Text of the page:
TL:DR: I haven’t banned fidget spinners yet, and I don’t expect that I’ll have to do so.
Spinners: Kids love them, teachers demonize them. They’re a distraction! They’re disrupting the classroom! They’re fine for autistic kids, but to everyone else, they’re toys! I won’t have them in my classroom! We’ve banned them on the district level, and good riddance!
… sound familiar?
Like any thing else that comes around and finds its way into a school setting overnight (remember the era before dabbing was a thing?), we teachers seem to get polarized in less than half that time.
And I really don’t mind seeing them in my computer lab.
Look, I’ve banned all kinds of things in there. Food, drinks, gum, and lip gloss are forbidden items. I’ve had too many close calls (including one harrowing event involving a tube of petroleum jelly lip balm) for me to feel comfortable allowing them near the school equipment. But spinners? Really?
“But they’re a distraction,” you say. “My students won’t do their work if they have these.”
Yes, you’re absolutely right. A fidget designed to help keep autistic children attentive does the exact opposite when placed in the hands of anyone not on the spectrum. OR, and this is just me thinking back to my own experiences, maybe sometimes accommodations for those who need them most can also benefit those who need them slightly less.
In my youth, shortly after the invention of paper, it was a commonly held belief that doodling was a sign that a student was off task. My high school visual arts teacher encouraged us to doodle in our notebooks during other classes for purely selfish reasons (more drawing meant increased skill), and we readily agreed because one authority figure telling us to ignore another authority figure was more or less a teenager’s idea of heaven.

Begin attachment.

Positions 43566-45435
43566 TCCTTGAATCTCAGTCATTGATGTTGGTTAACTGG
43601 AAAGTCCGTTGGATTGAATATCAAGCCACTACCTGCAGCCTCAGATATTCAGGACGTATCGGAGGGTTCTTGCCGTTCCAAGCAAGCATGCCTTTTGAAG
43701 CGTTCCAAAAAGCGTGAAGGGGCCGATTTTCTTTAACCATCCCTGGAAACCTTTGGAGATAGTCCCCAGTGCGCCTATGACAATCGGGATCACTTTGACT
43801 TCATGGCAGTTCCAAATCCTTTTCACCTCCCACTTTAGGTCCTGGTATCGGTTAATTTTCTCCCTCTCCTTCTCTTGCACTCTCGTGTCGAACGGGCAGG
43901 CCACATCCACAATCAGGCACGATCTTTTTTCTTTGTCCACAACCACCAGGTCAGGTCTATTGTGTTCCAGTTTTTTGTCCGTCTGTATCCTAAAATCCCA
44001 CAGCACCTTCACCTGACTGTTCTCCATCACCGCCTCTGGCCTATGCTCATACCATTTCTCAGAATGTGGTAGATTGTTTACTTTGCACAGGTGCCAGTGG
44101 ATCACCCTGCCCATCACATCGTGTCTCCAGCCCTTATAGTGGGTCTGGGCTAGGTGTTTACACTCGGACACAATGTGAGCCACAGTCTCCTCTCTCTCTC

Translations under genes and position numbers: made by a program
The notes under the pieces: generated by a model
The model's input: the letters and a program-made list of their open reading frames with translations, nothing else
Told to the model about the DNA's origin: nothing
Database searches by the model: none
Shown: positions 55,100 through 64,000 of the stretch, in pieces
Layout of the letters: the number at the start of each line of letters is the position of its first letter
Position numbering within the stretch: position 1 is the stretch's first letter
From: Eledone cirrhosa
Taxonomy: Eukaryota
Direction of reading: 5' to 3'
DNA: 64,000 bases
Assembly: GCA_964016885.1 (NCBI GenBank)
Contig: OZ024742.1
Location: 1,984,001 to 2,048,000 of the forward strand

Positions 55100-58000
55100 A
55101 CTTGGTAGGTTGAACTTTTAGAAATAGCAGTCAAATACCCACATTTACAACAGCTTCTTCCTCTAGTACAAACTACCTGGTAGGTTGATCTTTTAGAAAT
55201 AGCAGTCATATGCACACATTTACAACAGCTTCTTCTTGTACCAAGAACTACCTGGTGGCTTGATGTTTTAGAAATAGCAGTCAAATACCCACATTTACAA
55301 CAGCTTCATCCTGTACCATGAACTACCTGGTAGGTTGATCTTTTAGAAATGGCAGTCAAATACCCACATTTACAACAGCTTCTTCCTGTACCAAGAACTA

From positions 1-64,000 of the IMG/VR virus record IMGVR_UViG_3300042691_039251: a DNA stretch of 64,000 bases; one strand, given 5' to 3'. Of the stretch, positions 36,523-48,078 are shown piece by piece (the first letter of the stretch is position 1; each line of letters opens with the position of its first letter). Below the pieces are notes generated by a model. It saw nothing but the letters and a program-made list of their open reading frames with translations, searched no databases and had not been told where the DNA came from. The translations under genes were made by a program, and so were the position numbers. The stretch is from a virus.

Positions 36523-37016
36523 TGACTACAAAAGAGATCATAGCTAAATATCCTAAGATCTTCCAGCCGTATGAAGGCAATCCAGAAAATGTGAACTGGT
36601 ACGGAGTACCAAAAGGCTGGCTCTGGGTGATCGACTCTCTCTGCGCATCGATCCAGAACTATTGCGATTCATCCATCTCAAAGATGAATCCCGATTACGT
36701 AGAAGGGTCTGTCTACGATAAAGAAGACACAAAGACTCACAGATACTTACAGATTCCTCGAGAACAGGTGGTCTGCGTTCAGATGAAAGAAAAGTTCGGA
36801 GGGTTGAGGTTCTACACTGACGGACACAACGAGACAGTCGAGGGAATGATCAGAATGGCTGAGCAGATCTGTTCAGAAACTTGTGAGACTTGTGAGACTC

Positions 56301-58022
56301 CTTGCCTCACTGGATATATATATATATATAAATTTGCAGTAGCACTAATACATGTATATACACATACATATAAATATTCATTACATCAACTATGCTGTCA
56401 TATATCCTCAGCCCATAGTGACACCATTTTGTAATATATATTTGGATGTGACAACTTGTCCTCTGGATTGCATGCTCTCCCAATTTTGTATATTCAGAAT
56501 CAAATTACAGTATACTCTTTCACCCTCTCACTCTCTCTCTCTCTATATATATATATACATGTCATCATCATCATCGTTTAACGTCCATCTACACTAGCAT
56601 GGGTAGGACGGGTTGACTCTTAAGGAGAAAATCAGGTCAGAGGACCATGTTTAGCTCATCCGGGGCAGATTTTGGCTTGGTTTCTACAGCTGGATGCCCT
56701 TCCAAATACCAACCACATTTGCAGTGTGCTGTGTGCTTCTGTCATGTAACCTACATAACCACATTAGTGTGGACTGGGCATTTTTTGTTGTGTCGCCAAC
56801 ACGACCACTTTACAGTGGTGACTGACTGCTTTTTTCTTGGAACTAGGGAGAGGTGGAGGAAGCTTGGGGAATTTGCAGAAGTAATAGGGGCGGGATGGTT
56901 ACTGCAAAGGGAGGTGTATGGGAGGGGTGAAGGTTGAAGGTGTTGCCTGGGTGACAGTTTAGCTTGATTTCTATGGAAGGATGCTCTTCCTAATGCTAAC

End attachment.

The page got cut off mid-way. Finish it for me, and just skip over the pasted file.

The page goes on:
It turns out that my old visual arts teacher was ahead of his time, and doodling in my more difficult classes may have helped more than it hurt. I won’t be so bold as to say that he saw this coming, but I do know that I’m more likely to remember details if I’m doing something with my hands.
Which brings us back to spinners. A student with a spinner in my lab is most likely going to play with it until I tell them to stop, and maybe not even then. While they’re doing that, there’s a few things they’re less likely to be doing:
- Unplugging classmates headphones/mice/keyboards
- Using the LED lights in the mice as flashlights and laser pointers during instruction
- Throwing crayons (Oddly enough, that problem is exclusive to my middle school classes.)
- Spinning headphones / house keys until they hit something/someone
The list could go on if I really wanted to inflate my word count. All of these are things I have to deal with on a not uncommon basis, but they’re in decline among the students who bring spinners to class.
Oddly enough, the spinners seem to be distracting students from other forms of distraction.
My point here is that whatever the perceived distraction, it’s something that causes much smaller hassles than the other things a child will do when they feel the need to do SOMETHING other than sit perfectly still and stare at whichever wall we’re using with the projector.
So far, I’ve taken exactly one spinner from a student. In his case it certainly was a distraction, and he didn’t get started on his project until after his spinner was in my back pocket. This same child has used his chair and desk as distractions before. The spinner wasn’t the lowest common denominator here.
I won’t judge you. If you don’t like spinners, don’t allow them in your room. I don’t like when students sing off-key to the songs playing through their headphones, so I don’t allow that. Just don’t insist that it’s ruining your ability to provide instruction.
Meanwhile, I’ll be over here making my ballpoint pen click over and over again. Not all of us prefer fidgets that spin.